My niece is studying to be a doctor in Canada and she tells me the doctors' incomes are limited from $80k to $120k depending on their specialization and experience. While that is above average pizza delivery guy it isn't attracting many young people. In fact my neighbor is a Canadian doctor who came to the US because the money is better here.

While I do think doctors make too much here, I think the remedy is to import more and liberalize immigration of that profession. Artificial caps like they do in Europe and Canada only serves to limiting their own supply.

The difference between "Universal Access" and "Universal Coverage" is that the former allows a person to apply for any plan by using tax law incentives, underwriting modification etc. In other words, take charge of your own health plans and the govt will try to make insurance companies treat you fairly, and you will get a tax break. Universal Coverage says everyone gets Medicare, or Schip, or Medi-Cal. It's a one size fits all approach. Not only can we afford the former but it makes sense. We definitely cannot afford the latter and doesn't make sense.

Sandip Madan said...

This is the ultimate flaw in the "tax-break-and-take charge-of-your-own-healthcare" story. The poorest people pay little or taxes, so how are tax breaks going to help them get healthcare? I'm pretty sure the "tax break" crowd including the Repub Presidential hopefuls know this score but think (or hope) they can get away with mouthing some catch phrases.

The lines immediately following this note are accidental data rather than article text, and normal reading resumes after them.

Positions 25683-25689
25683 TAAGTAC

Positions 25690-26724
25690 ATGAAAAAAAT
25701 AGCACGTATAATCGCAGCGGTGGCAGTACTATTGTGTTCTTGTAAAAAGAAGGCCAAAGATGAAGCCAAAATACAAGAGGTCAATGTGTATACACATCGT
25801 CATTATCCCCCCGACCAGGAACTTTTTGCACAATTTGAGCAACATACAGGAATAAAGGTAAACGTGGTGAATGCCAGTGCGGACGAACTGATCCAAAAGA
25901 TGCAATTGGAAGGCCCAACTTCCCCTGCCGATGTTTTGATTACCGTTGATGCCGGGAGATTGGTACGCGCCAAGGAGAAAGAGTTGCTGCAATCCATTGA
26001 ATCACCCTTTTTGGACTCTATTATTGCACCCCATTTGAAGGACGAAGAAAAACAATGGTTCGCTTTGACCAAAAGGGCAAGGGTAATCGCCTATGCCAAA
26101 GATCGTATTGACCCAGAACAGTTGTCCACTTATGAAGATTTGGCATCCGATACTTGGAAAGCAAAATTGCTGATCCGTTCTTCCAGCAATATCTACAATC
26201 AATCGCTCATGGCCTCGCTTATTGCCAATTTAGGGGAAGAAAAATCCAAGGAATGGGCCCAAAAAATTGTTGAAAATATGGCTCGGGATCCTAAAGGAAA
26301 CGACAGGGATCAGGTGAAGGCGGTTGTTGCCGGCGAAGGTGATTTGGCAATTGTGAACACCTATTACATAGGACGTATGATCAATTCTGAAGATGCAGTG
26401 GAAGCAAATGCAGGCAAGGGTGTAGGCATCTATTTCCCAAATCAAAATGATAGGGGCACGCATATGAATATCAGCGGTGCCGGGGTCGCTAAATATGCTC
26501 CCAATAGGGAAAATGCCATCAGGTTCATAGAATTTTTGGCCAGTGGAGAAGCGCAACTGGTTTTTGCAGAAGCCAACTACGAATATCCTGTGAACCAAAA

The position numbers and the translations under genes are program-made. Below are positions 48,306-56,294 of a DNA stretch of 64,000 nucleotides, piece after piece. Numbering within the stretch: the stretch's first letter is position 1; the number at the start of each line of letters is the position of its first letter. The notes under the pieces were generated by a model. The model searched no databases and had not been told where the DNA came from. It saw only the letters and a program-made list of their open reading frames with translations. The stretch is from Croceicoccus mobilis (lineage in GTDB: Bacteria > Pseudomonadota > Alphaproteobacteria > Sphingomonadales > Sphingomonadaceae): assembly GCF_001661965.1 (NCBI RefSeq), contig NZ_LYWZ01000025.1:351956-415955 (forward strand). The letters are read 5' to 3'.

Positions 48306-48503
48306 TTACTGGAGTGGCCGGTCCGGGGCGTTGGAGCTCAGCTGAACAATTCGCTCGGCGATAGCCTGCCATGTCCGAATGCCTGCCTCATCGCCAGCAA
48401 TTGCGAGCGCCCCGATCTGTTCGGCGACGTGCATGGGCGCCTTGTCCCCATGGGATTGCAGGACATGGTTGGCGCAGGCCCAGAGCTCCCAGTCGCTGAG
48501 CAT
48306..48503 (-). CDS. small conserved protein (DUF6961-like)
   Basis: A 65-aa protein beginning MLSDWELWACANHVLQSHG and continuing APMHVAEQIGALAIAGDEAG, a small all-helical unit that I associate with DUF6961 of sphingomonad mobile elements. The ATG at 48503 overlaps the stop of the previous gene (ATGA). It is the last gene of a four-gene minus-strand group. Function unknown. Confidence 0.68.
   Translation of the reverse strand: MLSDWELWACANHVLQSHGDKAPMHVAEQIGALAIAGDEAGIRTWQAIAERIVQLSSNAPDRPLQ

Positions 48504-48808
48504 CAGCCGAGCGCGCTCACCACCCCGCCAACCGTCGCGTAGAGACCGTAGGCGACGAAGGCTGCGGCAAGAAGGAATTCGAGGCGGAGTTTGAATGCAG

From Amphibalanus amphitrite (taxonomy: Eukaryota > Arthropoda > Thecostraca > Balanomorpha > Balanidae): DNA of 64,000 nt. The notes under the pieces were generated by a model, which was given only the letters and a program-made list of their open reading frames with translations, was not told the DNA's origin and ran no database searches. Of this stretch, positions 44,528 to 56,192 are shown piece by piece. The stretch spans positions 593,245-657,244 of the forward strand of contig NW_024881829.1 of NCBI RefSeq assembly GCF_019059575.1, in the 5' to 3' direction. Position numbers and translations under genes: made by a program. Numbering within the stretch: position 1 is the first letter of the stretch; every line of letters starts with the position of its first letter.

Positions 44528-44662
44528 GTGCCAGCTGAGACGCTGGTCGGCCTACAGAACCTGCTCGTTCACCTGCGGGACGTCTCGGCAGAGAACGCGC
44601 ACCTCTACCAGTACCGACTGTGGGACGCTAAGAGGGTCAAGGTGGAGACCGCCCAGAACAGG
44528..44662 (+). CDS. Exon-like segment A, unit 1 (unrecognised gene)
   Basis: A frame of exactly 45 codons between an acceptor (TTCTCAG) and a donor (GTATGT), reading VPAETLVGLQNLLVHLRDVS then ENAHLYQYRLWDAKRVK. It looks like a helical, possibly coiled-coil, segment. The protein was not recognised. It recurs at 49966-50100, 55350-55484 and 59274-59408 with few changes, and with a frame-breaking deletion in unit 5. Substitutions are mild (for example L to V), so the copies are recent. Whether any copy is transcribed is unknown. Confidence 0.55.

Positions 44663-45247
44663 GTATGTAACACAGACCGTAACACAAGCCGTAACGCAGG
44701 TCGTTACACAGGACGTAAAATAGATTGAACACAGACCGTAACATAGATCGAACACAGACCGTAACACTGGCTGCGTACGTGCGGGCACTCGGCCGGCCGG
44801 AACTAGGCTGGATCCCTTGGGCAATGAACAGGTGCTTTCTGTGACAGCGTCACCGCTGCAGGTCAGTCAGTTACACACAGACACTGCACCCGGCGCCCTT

Between universal access and universal coverage as you define it, I'd rather have universal coverage, though you don't have to choose unless you're talking about Canada. Europe offers both. It just happens that 85%-90% of the people prefer the government option. You keep harping on a "one size fits all" theme but no leader of note including the three democratic frontrunners is espousing this.

We agree at least about inflated doctor salaries here, and the need to free up restrictions that create this artificial scarcity. Average doctor salaries in the US are 2+ times higher than that of engineers, whereas they're about on par elsewhere - about 3 times the median salary which seems reasonable.

Naturally all doctors want to come to the US, but the very cap that sustains abnormally high salaries here and avoids free market play in physician supply also keeps such foreign doctors out.